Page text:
Artificial turf debate surfaces during review of Kennedy High addition

Artificial turf debate surfaces during review of Kennedy High addition

$20 million project to be completed in summer of 2022

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A site plan for an addition at John F. Kennedy High School

via MCPS

Before the Montgomery County Planning Board last week approved a $20 million addition to John F. Kennedy High School in Silver Spring, there was debate about artificial turf fields.

The 17,000-square-foot addition is a joint venture between the school system and the county Department of Health and Human Services. The addition is meant to increase academic programs available to students at the school, which features a mix of academy and international baccalaureate programs. Academy programs include broadcast journalism, business management and health professions.

The project includes replacing a grass athletic field with a turf field, a point of contention during Thursday’s Planning Board meeting.

Two local residents — Sheldon Fishman and Diana Conway — testified that a turf field should not be installed at the site, citing health, safety and environmental concerns. The fields get too hot and make athletes more prone to injuries and concussions, they said.

Additionally, Conway and Fishman were concerned about the recycling plans when turf fields are replaced.

Planning Board Vice Chair Natali Fani-Gonzalez agreed.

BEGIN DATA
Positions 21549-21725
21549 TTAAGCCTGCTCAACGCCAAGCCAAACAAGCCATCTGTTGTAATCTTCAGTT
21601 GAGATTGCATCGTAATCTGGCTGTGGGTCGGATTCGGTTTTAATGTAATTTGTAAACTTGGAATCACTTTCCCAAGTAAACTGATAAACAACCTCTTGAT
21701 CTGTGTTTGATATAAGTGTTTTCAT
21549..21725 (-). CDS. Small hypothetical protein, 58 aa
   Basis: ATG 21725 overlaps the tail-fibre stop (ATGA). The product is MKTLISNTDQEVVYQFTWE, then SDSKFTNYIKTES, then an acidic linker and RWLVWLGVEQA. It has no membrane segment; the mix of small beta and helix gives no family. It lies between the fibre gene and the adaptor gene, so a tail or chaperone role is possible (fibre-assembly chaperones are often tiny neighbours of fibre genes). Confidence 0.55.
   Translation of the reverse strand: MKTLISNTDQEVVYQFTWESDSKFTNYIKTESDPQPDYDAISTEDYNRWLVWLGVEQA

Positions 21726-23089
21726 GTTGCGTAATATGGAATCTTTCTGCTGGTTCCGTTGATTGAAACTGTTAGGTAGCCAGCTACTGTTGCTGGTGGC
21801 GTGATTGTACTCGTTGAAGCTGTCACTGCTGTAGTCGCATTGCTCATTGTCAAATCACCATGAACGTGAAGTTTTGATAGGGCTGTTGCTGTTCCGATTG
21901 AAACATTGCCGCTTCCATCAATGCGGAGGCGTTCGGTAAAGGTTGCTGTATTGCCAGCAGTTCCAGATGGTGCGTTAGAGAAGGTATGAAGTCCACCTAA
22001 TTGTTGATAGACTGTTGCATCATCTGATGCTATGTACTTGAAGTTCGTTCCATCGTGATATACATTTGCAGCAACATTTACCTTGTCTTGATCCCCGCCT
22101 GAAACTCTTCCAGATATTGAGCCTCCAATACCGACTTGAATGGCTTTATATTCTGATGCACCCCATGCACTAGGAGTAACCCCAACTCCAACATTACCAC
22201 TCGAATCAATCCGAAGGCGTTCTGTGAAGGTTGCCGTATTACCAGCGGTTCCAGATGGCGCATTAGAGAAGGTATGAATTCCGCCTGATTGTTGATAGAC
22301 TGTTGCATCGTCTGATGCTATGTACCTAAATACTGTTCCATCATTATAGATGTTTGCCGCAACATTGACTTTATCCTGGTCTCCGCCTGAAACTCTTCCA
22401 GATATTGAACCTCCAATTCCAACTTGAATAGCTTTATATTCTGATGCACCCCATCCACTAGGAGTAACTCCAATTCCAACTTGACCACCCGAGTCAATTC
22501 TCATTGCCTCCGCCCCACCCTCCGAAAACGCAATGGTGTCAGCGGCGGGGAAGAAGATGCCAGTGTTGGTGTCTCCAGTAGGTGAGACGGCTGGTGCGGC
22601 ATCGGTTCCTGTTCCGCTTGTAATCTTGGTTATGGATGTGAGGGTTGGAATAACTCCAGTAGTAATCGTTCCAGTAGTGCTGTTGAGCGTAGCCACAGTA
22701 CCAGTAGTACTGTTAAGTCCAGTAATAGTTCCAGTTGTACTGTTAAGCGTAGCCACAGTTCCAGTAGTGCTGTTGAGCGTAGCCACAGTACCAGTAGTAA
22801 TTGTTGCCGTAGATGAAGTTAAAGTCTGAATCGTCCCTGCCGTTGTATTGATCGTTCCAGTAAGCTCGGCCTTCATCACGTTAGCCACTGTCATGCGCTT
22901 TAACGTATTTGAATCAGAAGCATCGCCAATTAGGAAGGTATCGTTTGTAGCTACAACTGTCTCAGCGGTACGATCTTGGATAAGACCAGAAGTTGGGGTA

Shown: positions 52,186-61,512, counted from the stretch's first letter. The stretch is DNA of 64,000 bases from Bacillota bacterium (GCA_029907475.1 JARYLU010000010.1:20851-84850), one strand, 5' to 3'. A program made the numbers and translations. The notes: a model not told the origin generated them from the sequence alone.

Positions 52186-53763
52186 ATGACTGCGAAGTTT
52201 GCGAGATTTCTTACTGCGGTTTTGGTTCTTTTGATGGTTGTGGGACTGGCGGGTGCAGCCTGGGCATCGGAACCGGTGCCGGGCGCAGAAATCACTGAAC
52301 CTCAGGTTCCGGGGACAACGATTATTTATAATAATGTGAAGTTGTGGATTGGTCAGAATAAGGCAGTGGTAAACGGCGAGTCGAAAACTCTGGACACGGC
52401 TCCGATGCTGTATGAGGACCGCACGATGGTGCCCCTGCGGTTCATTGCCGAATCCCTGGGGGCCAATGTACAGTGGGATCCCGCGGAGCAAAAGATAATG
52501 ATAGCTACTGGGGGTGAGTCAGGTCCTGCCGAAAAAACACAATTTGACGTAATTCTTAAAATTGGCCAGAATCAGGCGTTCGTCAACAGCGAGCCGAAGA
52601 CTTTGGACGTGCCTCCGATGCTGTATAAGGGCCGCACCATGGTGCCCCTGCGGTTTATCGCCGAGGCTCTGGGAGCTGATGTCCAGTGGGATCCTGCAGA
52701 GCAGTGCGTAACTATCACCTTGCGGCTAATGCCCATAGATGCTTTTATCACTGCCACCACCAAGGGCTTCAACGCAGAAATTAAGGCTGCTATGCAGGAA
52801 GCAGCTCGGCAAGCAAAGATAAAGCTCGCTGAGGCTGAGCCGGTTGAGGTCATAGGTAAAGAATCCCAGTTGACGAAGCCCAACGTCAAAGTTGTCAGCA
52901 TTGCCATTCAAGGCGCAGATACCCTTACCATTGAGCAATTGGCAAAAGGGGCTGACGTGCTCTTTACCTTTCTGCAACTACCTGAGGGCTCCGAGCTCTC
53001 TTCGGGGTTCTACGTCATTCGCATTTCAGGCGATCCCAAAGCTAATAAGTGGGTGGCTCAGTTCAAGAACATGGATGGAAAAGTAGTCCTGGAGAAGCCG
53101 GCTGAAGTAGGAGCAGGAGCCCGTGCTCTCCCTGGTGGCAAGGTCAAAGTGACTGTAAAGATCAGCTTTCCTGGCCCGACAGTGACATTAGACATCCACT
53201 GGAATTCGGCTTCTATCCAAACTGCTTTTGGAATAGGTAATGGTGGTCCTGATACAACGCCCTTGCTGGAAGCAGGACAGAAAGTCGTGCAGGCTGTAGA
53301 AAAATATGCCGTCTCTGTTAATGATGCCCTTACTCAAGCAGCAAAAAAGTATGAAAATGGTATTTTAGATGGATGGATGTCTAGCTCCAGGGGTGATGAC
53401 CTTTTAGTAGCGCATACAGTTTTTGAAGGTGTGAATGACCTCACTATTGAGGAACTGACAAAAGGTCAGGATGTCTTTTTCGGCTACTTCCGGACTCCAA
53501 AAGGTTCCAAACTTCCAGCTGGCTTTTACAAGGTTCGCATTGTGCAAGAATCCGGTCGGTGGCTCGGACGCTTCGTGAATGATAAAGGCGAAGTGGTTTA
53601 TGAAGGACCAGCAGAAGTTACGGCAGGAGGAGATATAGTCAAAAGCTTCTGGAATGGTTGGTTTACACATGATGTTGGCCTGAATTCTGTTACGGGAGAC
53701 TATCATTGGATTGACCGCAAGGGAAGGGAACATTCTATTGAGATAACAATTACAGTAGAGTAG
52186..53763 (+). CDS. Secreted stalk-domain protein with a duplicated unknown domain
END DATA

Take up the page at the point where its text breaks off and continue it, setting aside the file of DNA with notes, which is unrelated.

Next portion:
“I do agree synthetic fields are bad,” Fani-Gonzalez said. “We should not have them.”

Fani-Gonzalez added a comment to the Planning Board report that said MCPS should not install the turf field, but it did not receive majority support. Planning Board recommendations about school projects are not legally binding.

Twelve MCPS schools have artificial turf fields, according to the school system website.

The Department of Health and Human Services is expected to manage a 3,300-square-foot wellness center that will be available to students and their families. It will provide a variety of services, including sports physicals, immunizations, primary care, vision and hearing, and mental health care.

Similar school-based wellness centers are at Northwood, Gaithersburg, Wheaton and Watkins Mill high schools. Services offered at each varies slightly based on the needs of the students in that community and their siblings.

School-based wellness centers are generally implemented in communities with high concentrations of low-income families, according to MCPS officials. About half of students enrolled at Kennedy are eligible for free or reduced-price meals from the school.

“This is absolutely a location that would serve the community well,” said Seth Adams, director of the MCPS Department of Facilities Management.

The overall project will add space for an additional 429 students to bring Kennedy’s capacity to 2,221 students. It will include eight classrooms, science labs, a school store and administrative offices.

Construction is expected to be completed in the summer of 2022.

Caitlynn Peetz can be reached at caitlynn.peetz@bethesdamagazine.com

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